And for those who feel confined or constricted by their particular sub-field, there’s Fritz Leiber, who will keep people arguing well into the next century about whether he was a better science fiction writer, fantasy writer, or horror writer. A fine example of a man who wrote what he wanted and what the story required, and did it so well there was never any question about selling it.

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BARRY: Bester is still so far ahead of the rest of us that here, in the year 200l, we still haven’t developed the critical or conceptual lexicon which would enable us to truly understand or rigorously criticize his work. That’s why he’s inimitable and why his work, for all of its brilliance, is still marginalized. (I feel this way about the Sibelius Sixth Symphony, a mysterious work which a century ago was written in a musical language we still haven’t been able to translate.) There’s never been a writer so far ahead of the time in which he was working and the true dimensions of his achievement still await proper evaluation . . . and will until and unless that critical language is developed.

Jack Williamson’s The Humanoids—just to try a little rigor of my own—isn’t a novella; ZS published circa l950 it is a novel which conflates “With Folded Hands”, a 25,000 word novella published in the 7/47 Astounding and “And Searching Mind,” a three-part serial which appeared in Astounding in the 3/48 through 5/48 issues. It’s as likely to live as anything published in ASF in the so-called Golden or Silver Age and Damon Knight’s extraordinary review of that novel—to be found in In Search of Wonder—is summary.

Jack Williamson’s humility is the soul of his professionalism; it enabled him to improve over the many, many decades; it is at the heart of his autobiography, Wonder’s Child, which won a Hugo; it is among his most endearing qualities (he has several hundred). Humility in the face of influence is absolutely at the heart of any real accomplishment in writing; even the arrogant—I name no names—must function in that state, as students, as apprentices in order to assume and then build upon the work of writers who have been of influence. The act of writing itself is inherently humble, it is artificial and constricted and in many ways contests the vagaries and truer desires of the human spirit. We must discuss this someday in private but let us give that issue a merciful rest.

Of course “good influences” can become “bad influences”; tin-eared Cordwainer Smith, for instance, of which we’ve all seen too much in and out of print can be dreadful in ways that tin-eared E.E. Smith can never be (lovable old Doc Smith brought his own tin ears to the party). But the risk of converting good to bad is for the next issue, right?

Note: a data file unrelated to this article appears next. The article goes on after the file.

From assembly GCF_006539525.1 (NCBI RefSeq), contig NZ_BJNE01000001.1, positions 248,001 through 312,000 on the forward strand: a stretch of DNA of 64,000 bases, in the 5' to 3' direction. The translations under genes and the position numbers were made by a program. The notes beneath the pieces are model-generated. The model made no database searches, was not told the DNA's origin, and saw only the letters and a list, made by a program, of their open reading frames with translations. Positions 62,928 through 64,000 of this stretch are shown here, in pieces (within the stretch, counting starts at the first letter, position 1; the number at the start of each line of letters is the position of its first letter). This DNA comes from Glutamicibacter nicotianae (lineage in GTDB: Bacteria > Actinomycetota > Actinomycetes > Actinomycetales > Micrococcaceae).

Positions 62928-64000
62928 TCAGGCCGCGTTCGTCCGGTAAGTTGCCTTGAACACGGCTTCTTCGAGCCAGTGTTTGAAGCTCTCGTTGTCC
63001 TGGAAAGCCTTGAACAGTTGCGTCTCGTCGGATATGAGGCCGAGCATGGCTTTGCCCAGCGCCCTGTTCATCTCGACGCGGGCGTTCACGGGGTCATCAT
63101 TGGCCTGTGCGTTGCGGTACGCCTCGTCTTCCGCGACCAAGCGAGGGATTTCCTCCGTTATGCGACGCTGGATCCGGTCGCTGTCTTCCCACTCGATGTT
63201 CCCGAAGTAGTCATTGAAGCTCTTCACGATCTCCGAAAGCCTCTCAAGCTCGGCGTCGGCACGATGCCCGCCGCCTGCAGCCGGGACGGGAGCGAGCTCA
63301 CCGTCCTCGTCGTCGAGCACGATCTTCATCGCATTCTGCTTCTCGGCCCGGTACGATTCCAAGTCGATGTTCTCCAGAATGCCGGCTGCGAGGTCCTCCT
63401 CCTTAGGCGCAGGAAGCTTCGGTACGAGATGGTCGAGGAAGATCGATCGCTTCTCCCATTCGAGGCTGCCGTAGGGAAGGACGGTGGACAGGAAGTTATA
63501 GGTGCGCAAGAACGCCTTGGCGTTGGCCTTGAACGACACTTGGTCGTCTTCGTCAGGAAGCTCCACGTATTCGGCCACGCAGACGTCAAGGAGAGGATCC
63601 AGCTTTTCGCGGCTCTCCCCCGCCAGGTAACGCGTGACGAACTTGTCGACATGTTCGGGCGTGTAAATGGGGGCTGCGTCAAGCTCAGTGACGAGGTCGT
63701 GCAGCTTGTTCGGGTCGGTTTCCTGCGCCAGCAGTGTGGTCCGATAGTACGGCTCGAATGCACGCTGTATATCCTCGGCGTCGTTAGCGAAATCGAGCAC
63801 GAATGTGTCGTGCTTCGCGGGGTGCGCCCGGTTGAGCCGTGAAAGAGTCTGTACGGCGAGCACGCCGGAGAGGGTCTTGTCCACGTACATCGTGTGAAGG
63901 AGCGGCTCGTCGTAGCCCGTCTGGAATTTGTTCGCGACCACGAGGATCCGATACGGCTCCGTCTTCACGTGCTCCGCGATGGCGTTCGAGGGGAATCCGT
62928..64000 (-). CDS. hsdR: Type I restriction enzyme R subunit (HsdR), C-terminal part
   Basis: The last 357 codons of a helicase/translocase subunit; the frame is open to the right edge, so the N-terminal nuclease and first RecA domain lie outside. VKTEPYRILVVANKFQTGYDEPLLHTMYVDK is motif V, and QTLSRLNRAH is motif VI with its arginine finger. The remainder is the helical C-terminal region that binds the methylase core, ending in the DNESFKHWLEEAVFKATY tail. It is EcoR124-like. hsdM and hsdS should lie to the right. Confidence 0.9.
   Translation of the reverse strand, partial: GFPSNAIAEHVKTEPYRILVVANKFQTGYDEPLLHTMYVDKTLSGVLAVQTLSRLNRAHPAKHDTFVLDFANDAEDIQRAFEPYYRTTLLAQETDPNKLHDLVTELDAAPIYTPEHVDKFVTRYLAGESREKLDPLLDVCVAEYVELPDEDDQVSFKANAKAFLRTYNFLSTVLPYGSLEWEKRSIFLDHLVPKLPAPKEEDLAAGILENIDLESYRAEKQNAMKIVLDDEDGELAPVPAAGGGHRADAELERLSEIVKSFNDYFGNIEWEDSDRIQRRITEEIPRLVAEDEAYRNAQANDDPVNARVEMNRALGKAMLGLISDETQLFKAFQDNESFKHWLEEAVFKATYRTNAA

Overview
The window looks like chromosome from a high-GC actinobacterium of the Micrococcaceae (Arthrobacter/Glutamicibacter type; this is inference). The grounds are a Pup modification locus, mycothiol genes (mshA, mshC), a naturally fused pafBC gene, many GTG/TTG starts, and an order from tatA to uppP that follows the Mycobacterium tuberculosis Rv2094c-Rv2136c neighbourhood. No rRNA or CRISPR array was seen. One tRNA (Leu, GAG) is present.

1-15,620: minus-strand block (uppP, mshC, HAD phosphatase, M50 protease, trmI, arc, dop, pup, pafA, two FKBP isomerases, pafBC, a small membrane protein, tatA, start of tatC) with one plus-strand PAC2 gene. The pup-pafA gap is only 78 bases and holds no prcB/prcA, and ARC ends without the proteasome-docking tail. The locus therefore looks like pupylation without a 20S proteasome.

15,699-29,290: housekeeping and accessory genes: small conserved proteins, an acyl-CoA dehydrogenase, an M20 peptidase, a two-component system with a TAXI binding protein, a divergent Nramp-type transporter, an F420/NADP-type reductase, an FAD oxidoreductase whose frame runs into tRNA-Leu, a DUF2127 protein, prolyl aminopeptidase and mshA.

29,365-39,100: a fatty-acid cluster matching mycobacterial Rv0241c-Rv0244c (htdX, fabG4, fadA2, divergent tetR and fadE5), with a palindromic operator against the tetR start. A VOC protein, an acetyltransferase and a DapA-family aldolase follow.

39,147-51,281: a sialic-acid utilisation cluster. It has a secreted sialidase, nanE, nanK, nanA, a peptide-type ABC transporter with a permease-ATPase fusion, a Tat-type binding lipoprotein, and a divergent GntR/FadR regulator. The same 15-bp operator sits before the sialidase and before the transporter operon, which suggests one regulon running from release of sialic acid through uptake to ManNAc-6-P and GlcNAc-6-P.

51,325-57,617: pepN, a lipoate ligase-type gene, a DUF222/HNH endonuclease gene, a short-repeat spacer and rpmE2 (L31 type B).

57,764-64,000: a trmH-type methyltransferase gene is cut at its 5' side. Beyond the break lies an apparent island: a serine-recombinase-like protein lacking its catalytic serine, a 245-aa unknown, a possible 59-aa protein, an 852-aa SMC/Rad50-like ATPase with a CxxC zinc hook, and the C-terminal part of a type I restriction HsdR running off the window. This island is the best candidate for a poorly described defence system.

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MIKE: Yes, of course I meant “With Folded Hands,” which is much the more powerful half of the book.

If I were to name one last good influence, it would be Martin Harry Greenberg. As he nears his thousandth anthology (or has he hit it already?), he remains, as he has been for close to two decades, the best single market for beginning and marginal science fiction writers. The magazines take an average of six or seven stores per issue; Marty can take twenty to thirty a book, and he puts out more books than any magazine puts out issues. Sure, he needs a dozen Names for the cover and the sales force . . . but that means he can match every Name with an unknown and still have room left over. It is because of him, and him alone, that SFWA now boasts so many hundreds of writers who had the credentials to join, and I don’t know how you become more of a major influence than that.

Yeah, good influences are easy to pinpoint. Next issue we’ll bite the bullet and try the flip side: bad influences.

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About my counterpart: Barry N. Malzberg‘s Beyond Apollo was in 1973 the winner of the first John W. Campbell Memorial Award for the best science-fiction novel of the year; he twice won the LOCUS Award for nonfiction books of critical history and commentary on science fiction. Several short works have been final-listed for the Nebula and Hugo and Engines of the Night and Breakfast in the Ruins, the nonfiction works, were on the Hugo final ballot for Best Related Nonfiction as is his collaborative book with Mike Resnick, The Business of Science Fiction. He was sole judge of the 1980 Writers Digest Short Story Contest.

About Mike

According to Locus, I am the all-time leading award winner, living or dead, for short fiction. I have won 5 Hugos (from a record 37 nominations), a Nebula, and other major awards in the USA, France, Japan, Spain, Croatia, Catalonia, and Poland. I'm and author of 74 novels, over 260 stories, and 3 screenplays, and the editor of 42 anthologies. My work has been translated into 27 languages. I am currently the editor of the Stellar Guild line of books, and Galaxy's Edge magazine.